Here’s Where California’s Next Governor Stands on Cannabis

Who's got your vote? From left: Delaine Eastin, John Cox, Travis Allen, John Chiang, Gavin Newsom, Antonio Villaraigosa (holding bullhorn). Photo Illustration: Julia Sumpter/Leafly. Images: Rich Pedroncelli/AP, Denis Poroy/AP

At a debate among California’s top six gubernatorial candidates earlier this year, the backdrop read El Momento de la Verdad – The Moment of Truth.

“Just for the record,” asked moderator Jorge Ramos, anchor for the Spanish-language news network, Univision, “will you raise your hand if you’ve ever used pot?”

Have you ever used pot? asked the moderator. Antonio Villaraigosa's hand shot up. 'And unlike some,' he said, 'I inhaled.'

Up went the hands. Former Los Angeles mayor Antonio Villaraigosa made sure he was out of the gate fastest and boldest. He shot his hand high in the air and kept it there. John Chiang, the state treasurer, inched his hand up to his chin. Then Delaine Eastin, the former state superintendent of public instruction, belatedly raised her arm.

The two leading Republicans, San Diego businessman John Cox and Huntington Beach Assemblyman Travis Allen, didn’t raise their hands. Neither did leading Democratic contender Gavin Newsom, the lieutenant governor and former San Francisco mayor who successfully championed California’s Proposition 64 adult use legalization measure in 2016.

Villaraigosa, who had endorsed Proposition 64 late in the campaign, excitedly claimed victory on the question.

“And unlike some,” Villaraigosa said, enticing cheers and laughter from the crowd, “I inhaled.”

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Gavin vs. Everybody Else

Villaraigosa won the moment, but it’s Newsom who appears to be breathing in the most support from cannabis voters in race to replace retiring Jerry Brown as California governor.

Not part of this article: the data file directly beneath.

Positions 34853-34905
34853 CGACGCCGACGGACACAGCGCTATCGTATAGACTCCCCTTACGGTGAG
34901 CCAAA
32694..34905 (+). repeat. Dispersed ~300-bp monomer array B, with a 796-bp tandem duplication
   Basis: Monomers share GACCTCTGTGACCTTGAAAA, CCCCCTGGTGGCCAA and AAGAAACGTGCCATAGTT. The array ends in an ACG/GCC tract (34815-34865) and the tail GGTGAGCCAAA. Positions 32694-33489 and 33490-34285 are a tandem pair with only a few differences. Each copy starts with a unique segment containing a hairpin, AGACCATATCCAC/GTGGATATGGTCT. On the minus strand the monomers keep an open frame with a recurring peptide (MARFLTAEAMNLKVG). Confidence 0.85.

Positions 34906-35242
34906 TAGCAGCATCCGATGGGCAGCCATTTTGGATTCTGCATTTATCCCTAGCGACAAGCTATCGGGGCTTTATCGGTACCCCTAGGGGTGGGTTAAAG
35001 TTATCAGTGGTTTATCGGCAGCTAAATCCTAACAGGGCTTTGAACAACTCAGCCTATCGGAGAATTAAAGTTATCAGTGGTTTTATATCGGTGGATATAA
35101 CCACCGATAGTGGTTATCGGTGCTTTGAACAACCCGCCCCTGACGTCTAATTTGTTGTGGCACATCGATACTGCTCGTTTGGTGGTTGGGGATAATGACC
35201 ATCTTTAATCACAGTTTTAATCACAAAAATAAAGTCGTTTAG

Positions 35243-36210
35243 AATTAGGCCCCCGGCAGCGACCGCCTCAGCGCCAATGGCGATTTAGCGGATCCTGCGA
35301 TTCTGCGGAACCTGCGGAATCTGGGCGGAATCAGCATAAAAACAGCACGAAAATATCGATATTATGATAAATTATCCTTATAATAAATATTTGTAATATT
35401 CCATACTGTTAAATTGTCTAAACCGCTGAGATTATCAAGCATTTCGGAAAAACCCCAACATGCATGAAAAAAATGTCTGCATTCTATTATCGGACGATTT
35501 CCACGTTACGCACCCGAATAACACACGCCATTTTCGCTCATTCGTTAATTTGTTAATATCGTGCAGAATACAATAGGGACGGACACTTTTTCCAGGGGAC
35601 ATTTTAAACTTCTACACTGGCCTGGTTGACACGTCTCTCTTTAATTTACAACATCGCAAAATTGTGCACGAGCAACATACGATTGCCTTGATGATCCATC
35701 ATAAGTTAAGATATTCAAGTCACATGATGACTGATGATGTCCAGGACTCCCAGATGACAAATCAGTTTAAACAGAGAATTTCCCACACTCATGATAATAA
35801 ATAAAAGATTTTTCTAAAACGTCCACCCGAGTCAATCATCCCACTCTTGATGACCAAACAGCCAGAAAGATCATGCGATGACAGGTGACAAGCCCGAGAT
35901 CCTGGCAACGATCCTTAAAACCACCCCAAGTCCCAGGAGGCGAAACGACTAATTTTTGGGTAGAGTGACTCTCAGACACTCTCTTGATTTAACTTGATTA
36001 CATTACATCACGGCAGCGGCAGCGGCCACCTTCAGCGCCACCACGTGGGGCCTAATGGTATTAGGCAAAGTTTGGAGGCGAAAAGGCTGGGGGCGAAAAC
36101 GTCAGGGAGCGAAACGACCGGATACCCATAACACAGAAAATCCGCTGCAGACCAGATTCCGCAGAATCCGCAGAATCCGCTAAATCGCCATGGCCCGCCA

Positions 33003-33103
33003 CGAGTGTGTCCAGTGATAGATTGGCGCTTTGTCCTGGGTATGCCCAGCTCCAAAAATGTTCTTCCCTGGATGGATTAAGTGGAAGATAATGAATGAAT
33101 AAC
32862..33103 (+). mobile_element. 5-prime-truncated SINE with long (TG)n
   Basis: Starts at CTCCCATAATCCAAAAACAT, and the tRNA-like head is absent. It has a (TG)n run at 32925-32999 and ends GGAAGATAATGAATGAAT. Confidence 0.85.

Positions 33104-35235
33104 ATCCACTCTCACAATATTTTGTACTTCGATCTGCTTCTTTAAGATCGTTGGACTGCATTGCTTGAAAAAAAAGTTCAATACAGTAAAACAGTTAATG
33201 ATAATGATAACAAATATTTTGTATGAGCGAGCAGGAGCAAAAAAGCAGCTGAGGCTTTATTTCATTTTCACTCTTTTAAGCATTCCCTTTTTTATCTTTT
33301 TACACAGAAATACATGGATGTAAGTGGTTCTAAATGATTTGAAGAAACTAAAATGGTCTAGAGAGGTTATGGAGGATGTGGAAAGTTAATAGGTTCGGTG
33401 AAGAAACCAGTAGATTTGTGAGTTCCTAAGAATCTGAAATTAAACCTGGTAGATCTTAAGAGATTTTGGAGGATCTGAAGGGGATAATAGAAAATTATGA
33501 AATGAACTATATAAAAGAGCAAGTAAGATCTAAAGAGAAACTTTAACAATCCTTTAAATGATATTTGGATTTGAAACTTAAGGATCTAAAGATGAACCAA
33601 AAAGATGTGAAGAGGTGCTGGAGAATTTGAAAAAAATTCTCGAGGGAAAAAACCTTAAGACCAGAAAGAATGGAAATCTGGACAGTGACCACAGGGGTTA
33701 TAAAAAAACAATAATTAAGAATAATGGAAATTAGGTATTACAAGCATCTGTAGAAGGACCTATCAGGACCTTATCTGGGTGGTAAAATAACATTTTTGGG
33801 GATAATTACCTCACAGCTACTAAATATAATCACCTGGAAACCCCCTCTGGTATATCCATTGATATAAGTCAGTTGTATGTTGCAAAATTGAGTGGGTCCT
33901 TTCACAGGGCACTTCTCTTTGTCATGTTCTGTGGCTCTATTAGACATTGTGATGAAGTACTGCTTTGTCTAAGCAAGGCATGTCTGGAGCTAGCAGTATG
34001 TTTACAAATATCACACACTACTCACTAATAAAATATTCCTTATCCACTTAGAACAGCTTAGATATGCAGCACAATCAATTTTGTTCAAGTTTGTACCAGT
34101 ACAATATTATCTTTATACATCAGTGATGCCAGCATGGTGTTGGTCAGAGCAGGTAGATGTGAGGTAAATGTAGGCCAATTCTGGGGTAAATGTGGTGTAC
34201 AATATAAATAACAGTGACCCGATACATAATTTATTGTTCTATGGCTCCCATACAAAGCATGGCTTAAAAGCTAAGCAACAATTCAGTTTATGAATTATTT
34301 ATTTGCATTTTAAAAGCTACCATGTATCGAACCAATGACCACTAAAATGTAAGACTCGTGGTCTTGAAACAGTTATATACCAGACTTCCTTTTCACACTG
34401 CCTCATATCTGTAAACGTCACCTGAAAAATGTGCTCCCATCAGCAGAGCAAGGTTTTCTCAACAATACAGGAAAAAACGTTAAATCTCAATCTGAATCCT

His campaign says he has never consumed cannabis, and Newsom once told The Sacramento Bee, “I hate the stuff. Can’t stand it.” But he got out ahead on the issue with Proposition 64 and his anti-Drug War oratory that “the legalization of marijuana is a social justice issue.”

Newsom currently leads in the polls during the run-up to California’s June 5 primary, in which the top two candidates advance to the November general election regardless of party. (NYT reporter Adam Nagourney ran a handy explainer on that recently.) He has raised the  raised the most money – $26 million to $10 million for Villaraigosa. In 2017, he took in more than $300,000 in cannabis industry contributions to just $5,000 for Villaraigosa and little or none for other opponents, according to a Los Angeles Times analysis.

The Drug Policy Forum of California, in its election critique on cannabis issues, positively rates the four Democratic contenders, Newsom, Villaraigosa, Chaing and Eastin, as “pro-reform” on cannabis policy. Unlike California’s famously right-wing and pro-cannabis GOP Congressman Dana Rohrabacher, the Drug Policy Forum lists Republican candidates Cox and Allen as “anti-reform” for cannabis views the group called “nutty” or “dismal.”